I was getting the following error:
SQL> drop user ambrish cascade; drop user ambrish cascade * ERROR at line 1: ORA-00604: error occurred at recursive SQL level 1 ORA-00942: table or view does not existSo, as per the tip given on this Web site, I reran the catalog.sql and catproc.sql, but after running these files I am get this error:
SQL> create user abc 2 identified by abc; identified by abc * ERROR at line 2: ORA-04045: errors during recompilation/revalidation of SYS.CDC_CREATE_CTABLE_BEFORE ORA-06508: PL/SQL: could not find program unit being called ORA-06512: at line 2 ORA-06508: PL/SQL: could not find program unit being called ORA-06512: at line 2I have an Oracle9i database running on Linux.
When you drop any object or user, the Oracle database does a ton of work behind the scenes, mainly to update the data dictionary. The data dictionary is really nothing more than database tables. And how else do you interact with database tables but the SQL language?!?! So when you issue a DROP USER command, the system issues SQL statements on your behalf. These SQL statements are called "recursive SQL". Unfortunately, you can't see these recursive SQL statements in SQL*Plus to find out which SQL statement is having the problem. But you can easily set up a trace, which will show you all of the recursive SQL statements. So try the following:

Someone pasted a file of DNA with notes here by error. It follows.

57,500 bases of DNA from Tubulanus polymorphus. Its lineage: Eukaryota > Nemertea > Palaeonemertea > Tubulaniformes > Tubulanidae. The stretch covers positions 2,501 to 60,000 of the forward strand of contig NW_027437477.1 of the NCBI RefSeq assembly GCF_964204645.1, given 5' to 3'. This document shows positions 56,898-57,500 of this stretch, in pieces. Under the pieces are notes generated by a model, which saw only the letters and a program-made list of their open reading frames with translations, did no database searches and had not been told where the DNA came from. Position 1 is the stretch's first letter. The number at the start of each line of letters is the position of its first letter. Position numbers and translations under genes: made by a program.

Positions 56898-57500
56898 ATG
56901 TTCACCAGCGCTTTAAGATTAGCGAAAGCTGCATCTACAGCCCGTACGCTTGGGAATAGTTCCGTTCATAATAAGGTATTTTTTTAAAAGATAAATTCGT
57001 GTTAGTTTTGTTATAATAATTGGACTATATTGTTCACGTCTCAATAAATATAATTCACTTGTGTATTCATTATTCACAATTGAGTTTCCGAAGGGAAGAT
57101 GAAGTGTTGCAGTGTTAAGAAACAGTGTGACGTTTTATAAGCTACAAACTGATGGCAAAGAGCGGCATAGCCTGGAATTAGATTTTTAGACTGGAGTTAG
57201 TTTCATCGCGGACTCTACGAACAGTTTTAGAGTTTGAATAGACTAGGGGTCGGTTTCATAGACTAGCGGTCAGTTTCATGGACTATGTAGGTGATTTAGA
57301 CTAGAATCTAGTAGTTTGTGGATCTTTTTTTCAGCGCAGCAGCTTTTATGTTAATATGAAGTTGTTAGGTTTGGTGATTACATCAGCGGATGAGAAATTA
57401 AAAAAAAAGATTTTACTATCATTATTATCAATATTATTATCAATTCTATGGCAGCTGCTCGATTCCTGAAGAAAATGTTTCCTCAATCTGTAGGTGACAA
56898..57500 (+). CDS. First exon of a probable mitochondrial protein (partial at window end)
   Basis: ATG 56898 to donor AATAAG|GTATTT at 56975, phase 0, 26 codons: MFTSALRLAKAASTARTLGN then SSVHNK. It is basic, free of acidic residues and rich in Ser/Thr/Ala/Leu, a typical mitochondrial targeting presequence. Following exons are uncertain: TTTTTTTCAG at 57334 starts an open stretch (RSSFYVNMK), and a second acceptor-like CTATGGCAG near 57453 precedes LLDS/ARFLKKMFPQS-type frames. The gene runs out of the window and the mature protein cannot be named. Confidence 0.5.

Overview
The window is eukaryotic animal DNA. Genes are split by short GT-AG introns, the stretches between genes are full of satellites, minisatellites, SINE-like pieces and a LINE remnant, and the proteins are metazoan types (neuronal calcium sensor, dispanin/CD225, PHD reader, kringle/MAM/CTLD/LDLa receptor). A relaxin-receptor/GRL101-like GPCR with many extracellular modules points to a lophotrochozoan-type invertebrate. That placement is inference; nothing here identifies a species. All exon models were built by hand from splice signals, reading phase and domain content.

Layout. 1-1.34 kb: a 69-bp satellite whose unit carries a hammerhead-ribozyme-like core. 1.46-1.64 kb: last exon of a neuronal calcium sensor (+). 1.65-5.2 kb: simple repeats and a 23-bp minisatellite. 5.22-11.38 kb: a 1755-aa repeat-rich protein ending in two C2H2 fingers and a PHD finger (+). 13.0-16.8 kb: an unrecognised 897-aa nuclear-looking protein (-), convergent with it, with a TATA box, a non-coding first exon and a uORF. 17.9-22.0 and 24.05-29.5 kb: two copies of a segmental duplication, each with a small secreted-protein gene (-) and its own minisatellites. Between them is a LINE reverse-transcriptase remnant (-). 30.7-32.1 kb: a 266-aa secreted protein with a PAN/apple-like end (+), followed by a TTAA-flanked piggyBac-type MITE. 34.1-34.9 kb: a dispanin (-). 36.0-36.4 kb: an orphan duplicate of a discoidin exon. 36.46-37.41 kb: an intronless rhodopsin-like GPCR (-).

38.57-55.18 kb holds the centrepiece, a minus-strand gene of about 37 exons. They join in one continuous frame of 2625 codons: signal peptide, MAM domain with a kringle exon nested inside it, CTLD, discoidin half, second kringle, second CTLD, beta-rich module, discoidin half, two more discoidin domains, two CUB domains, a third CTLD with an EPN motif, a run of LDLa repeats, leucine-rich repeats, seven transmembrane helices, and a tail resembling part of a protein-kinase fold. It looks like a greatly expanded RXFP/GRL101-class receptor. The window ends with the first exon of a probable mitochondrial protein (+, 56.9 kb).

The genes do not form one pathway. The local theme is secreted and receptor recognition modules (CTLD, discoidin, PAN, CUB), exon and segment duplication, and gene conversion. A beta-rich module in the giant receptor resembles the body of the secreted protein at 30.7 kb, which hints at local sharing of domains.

ALTER SESSION SET sql_trace=TRUE; DROP USER my_user CASCADE; ALTER SESSON SET sql_trace=FALSE;Then, look in USER_DUMP_DEST for a trace file that was just generated. Examining this trace file can help you determine what exact recursive SQL statement is having problems, and how to fix it.
For other advice, make sure that when your run CATALOG and CATPROC, that you are connected as SYS.
For More Information
- Dozens more answers to tough Oracle questions from Brian Peasland are available.
- The Best Oracle Web Links: tips, tutorials, scripts, and more.
- Have an Oracle or SQL tip to offer your fellow DBAs and developers? The best tips submitted will receive a cool prize. Submit your tip today!
- Ask your technical Oracle and SQL questions -- or help out your peers by answering them -- in our live discussion forums.
- Ask the Experts yourself: Our SQL, database design, Oracle, SQL Server, DB2, metadata, object-oriented and data warehousing gurus are waiting to answer your toughest questions.
Dig deeper on Oracle database design and architecture
Have a question for an expert?
Please add a title for your question
Get answers from a TechTarget expert on whatever's puzzling you.